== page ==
Archbishop's Easter Message
Wednesday 19 March 2008
Radio 2's Pause for Thought
Good Friday's coming up of course and I guess a lot of people will be remembering it's ten years since the Good Friday Peace Agreement in Northern Ireland. And of course, for Christians Good Friday is supposed to be about peace agreements you might say, that's why it means what it does to Christians. The stories Christians tell is about how the death of Jesus brought about peace between God and us – because it shows we don't have to be frightened of a god who can forgive the very worst we can do to him and to each other. And so it makes possible a new level of peace between human beings too. And that's Something that took a good while for people in Northern Ireland who thought they were Christians to discover – but they did at last.
It's one way in which the original Good Friday story has actually come alive in our own time. When I think about what happened on the first Good Friday, I think about events that have brought it to life for me and others in my lifetime. Not only in Northern Ireland, but other places too.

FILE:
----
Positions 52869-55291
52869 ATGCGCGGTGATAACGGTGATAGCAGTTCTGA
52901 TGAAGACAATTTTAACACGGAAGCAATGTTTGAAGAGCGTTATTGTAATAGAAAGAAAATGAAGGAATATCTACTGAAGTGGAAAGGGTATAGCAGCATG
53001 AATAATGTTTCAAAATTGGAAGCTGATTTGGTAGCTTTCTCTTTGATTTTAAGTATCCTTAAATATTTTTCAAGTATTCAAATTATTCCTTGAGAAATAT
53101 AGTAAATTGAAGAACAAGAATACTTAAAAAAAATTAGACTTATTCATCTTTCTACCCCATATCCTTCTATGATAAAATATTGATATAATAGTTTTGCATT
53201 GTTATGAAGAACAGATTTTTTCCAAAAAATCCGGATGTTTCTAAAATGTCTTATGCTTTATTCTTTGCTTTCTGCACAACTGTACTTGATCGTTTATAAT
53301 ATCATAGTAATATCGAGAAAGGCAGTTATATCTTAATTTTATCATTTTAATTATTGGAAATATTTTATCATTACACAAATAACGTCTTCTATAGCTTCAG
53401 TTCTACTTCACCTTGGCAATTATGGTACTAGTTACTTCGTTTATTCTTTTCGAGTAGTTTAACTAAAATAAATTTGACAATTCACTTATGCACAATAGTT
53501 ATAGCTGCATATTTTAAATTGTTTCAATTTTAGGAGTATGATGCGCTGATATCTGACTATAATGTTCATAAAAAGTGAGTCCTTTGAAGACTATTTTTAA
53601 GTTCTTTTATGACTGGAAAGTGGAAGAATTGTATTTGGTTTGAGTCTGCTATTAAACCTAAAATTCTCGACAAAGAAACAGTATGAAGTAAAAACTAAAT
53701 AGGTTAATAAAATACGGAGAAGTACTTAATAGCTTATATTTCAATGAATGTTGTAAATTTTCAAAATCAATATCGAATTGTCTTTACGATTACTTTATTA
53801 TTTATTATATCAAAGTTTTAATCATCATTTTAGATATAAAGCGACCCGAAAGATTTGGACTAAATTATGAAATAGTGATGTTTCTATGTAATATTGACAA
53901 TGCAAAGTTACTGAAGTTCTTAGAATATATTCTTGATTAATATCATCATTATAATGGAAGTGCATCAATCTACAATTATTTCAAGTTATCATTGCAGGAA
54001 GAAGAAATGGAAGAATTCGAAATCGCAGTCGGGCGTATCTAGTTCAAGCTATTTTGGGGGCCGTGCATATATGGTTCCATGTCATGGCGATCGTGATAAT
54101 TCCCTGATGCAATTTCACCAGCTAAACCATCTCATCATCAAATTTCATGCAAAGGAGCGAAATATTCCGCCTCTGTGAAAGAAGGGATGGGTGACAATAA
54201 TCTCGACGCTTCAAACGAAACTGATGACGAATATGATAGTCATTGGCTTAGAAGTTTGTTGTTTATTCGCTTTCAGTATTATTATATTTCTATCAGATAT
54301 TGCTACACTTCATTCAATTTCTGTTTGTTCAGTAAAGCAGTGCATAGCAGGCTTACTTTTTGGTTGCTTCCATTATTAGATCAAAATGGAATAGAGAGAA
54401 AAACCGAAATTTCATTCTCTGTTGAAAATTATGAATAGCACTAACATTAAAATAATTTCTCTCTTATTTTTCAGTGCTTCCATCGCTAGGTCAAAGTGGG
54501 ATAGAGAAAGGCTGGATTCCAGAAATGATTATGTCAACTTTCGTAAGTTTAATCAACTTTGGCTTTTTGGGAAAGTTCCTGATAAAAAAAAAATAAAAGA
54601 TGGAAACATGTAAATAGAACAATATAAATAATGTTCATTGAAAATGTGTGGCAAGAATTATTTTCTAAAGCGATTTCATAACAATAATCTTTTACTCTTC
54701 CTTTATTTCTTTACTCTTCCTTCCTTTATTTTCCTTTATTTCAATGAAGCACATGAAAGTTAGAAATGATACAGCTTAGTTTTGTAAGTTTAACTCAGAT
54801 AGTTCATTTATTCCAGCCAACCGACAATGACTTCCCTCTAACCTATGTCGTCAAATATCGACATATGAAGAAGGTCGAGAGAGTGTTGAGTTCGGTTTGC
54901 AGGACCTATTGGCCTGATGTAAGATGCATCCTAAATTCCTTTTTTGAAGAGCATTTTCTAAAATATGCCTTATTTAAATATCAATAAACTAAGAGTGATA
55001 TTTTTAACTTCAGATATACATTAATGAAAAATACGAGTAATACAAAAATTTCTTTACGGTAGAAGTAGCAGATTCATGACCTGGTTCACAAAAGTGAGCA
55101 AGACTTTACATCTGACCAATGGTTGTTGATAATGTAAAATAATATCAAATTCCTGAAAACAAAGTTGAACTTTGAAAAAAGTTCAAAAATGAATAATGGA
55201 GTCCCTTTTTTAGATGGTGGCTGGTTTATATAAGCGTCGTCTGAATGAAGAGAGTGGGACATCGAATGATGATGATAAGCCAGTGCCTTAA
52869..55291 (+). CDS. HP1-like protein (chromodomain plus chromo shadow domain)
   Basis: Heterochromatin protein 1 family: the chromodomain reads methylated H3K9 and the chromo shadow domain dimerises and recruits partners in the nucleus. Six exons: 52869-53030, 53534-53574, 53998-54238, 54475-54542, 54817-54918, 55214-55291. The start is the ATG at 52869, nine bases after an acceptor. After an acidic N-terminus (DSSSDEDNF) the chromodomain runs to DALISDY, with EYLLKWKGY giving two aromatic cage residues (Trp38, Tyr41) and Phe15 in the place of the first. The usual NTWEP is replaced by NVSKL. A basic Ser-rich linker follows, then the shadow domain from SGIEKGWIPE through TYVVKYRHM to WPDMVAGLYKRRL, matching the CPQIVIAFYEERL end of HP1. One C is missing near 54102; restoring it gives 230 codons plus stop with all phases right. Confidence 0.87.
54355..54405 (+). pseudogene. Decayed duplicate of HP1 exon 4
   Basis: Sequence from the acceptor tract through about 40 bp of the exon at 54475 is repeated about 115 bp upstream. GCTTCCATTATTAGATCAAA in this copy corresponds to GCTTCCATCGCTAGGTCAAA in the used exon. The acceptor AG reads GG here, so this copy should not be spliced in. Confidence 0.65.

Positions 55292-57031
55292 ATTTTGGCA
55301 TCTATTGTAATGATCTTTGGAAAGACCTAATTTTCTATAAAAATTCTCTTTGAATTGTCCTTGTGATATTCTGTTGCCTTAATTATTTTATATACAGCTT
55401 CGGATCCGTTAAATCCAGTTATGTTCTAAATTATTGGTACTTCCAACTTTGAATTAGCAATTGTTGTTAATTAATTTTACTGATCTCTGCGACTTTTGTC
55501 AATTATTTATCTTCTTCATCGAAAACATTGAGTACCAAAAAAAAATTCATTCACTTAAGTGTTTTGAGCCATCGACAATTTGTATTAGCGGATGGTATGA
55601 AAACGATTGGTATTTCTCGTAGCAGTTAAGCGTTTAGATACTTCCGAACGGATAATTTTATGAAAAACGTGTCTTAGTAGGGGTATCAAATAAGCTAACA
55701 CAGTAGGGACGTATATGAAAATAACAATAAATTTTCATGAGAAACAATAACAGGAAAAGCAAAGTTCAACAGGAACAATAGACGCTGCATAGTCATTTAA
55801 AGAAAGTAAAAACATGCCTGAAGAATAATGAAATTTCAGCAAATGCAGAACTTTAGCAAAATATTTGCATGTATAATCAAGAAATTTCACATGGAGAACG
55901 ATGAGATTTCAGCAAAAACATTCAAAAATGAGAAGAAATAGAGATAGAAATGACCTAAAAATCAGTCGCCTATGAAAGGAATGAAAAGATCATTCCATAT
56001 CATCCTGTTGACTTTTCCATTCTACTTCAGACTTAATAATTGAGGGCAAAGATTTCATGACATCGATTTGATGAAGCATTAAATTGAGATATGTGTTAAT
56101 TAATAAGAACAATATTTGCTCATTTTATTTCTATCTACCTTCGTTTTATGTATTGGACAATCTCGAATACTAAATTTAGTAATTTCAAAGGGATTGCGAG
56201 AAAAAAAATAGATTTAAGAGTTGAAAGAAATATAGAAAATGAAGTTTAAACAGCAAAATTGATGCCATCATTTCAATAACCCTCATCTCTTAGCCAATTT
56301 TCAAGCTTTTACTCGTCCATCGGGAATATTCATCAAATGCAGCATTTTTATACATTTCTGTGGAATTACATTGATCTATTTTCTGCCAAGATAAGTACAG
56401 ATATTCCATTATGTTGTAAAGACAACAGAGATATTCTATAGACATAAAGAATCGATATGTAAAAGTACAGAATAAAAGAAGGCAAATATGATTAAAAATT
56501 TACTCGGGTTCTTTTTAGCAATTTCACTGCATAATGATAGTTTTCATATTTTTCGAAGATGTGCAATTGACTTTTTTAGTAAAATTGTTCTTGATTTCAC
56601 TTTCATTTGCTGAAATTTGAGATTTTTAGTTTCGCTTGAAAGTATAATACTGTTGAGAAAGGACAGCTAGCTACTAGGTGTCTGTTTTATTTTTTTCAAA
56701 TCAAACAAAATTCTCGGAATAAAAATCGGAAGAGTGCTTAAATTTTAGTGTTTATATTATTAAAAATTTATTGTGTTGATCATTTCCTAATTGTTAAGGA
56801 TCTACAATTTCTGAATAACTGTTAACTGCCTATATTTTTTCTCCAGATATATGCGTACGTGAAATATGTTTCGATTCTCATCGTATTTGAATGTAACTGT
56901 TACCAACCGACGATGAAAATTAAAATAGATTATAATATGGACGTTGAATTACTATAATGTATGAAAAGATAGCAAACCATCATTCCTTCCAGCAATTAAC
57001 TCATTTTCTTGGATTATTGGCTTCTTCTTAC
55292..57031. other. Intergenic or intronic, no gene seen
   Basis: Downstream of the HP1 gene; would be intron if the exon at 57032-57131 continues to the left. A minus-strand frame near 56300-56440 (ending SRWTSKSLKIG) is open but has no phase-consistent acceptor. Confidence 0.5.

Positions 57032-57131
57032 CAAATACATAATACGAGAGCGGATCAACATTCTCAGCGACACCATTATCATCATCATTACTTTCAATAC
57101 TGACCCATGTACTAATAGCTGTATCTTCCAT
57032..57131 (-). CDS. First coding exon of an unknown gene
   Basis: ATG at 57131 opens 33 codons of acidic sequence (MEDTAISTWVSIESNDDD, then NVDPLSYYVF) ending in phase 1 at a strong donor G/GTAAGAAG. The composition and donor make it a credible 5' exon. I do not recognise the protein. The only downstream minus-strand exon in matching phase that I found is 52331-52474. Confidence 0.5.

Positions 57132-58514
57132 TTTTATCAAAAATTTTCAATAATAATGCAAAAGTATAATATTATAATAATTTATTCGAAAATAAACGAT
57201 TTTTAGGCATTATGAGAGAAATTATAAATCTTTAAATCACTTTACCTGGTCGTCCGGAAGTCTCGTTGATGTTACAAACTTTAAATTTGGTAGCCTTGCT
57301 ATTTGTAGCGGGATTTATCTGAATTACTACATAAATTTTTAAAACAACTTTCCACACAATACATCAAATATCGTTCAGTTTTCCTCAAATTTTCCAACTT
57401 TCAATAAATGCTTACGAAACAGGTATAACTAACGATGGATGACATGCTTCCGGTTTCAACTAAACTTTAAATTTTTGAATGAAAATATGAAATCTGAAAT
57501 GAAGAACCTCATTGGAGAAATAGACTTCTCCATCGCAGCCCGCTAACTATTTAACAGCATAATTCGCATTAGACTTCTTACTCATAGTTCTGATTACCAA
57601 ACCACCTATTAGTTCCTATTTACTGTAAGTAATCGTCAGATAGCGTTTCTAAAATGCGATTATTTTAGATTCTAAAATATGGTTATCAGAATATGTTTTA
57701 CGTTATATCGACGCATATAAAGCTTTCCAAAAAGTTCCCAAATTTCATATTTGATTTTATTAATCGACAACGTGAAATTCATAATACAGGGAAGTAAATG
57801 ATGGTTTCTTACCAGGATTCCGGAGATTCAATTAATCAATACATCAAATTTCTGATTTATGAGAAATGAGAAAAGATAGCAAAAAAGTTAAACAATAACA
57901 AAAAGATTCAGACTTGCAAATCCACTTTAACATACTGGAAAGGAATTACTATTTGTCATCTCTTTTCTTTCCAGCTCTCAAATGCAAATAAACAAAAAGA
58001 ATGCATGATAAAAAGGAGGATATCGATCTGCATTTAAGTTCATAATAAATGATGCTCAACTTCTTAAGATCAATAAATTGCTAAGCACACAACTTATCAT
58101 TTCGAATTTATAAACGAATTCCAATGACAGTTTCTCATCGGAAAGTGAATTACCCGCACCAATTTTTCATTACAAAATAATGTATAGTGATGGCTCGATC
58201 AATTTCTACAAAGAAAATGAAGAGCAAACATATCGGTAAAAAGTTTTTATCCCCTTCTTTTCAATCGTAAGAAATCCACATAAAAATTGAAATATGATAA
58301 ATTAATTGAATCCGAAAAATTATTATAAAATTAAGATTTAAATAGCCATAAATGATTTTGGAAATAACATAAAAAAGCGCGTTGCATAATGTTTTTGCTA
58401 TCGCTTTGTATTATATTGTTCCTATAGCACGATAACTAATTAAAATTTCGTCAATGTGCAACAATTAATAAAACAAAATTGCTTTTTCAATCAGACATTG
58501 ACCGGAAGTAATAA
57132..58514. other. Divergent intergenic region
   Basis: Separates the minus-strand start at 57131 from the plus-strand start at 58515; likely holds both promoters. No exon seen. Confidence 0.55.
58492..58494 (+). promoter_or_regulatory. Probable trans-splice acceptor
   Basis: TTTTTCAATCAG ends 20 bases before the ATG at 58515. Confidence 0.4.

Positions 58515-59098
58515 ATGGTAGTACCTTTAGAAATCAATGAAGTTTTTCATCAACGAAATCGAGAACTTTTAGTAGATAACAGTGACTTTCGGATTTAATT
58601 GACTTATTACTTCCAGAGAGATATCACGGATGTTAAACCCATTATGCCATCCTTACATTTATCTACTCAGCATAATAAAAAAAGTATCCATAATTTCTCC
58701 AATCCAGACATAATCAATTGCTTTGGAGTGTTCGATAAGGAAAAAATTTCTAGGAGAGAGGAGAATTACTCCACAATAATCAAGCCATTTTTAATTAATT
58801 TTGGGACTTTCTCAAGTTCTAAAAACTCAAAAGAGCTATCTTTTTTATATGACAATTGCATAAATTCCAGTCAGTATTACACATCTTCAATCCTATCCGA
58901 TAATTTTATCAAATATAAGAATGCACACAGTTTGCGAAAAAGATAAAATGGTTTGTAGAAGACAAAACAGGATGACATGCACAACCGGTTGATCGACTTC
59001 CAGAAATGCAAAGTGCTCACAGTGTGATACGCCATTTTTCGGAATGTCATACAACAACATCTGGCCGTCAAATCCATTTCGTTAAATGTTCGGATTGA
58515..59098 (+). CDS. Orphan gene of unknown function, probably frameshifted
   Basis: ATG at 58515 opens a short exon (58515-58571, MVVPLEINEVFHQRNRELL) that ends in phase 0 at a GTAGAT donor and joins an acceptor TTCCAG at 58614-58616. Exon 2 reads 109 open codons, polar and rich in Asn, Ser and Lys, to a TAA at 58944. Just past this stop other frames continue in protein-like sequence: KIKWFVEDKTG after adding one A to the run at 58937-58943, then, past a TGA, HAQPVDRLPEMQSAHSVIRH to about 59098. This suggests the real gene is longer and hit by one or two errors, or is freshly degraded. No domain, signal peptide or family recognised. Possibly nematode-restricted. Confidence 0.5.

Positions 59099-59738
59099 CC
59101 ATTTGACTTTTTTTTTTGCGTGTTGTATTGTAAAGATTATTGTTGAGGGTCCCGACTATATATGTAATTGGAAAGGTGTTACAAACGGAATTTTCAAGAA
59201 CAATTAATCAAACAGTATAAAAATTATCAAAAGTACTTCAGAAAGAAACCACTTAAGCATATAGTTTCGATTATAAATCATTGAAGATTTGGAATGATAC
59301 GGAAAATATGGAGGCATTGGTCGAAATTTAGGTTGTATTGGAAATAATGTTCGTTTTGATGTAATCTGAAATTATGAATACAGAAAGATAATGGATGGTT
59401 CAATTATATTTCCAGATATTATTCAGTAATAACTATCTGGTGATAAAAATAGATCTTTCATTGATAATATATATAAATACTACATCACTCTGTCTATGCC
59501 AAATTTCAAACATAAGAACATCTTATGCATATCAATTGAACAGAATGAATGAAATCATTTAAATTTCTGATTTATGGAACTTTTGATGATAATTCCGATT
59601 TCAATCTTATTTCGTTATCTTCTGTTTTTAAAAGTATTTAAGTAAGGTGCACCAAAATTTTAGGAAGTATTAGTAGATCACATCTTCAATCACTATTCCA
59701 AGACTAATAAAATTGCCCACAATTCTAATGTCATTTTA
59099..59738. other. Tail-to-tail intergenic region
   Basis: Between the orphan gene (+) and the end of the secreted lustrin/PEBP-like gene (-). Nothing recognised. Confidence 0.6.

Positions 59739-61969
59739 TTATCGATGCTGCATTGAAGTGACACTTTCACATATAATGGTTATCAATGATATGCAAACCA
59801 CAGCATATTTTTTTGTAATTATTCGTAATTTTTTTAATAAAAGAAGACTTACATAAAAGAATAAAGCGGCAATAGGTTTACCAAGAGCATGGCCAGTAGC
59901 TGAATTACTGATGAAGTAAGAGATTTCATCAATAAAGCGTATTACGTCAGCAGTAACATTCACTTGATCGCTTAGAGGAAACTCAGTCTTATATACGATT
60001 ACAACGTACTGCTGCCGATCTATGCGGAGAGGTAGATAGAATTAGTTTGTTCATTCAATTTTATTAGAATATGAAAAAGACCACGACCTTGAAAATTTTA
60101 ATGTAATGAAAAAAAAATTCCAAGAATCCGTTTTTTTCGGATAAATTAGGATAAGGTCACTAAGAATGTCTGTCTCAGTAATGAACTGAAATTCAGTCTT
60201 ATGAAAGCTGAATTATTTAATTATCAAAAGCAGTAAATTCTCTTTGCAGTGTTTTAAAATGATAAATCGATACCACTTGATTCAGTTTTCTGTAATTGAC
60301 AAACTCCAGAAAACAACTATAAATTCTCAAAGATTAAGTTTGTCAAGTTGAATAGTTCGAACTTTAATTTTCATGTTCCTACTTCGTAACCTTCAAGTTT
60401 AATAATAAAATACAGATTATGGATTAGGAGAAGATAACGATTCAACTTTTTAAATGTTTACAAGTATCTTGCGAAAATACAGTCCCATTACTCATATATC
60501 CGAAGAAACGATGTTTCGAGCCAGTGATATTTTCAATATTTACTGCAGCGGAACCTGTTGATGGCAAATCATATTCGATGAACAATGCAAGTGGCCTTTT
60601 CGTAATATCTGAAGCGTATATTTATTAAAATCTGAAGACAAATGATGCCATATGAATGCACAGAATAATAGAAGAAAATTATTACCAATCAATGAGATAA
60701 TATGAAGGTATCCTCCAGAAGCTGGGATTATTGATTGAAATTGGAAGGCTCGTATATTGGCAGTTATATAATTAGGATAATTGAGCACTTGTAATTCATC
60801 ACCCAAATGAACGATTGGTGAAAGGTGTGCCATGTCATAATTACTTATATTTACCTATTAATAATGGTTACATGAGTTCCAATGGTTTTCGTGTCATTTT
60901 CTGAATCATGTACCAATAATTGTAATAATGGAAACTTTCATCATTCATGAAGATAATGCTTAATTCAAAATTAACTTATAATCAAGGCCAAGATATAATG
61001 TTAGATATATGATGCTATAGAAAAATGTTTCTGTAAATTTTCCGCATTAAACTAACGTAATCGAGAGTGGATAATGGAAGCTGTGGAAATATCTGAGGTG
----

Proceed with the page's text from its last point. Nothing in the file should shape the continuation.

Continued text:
A few years back, I visited a country just as it was coming out of a bad period of civil war. And what had given a real impetus to the peace movement there was a recent and shocking event. A group of local missionary monks had gone out to negotiate for the release of prisoners, and they'd been killed in cold blood by one of the local warlords. And somehow this had shocked the whole community into realising the need for change, and peace suddenly looked possible. I met people there who'd been involved – I met one of the warlords - and the events were fresh in everyone's minds there.
They'd just brought home that real peace happens when people let go and take real risks – in personal relationships just as much as in relations between tribes or countries. On the first Good Friday, Jesus put his life on the line for us to be able to see that we could be at peace with God and so we could let go of our fear of other people as well. It's the ultimate Peace Agreement; it's worth remembering.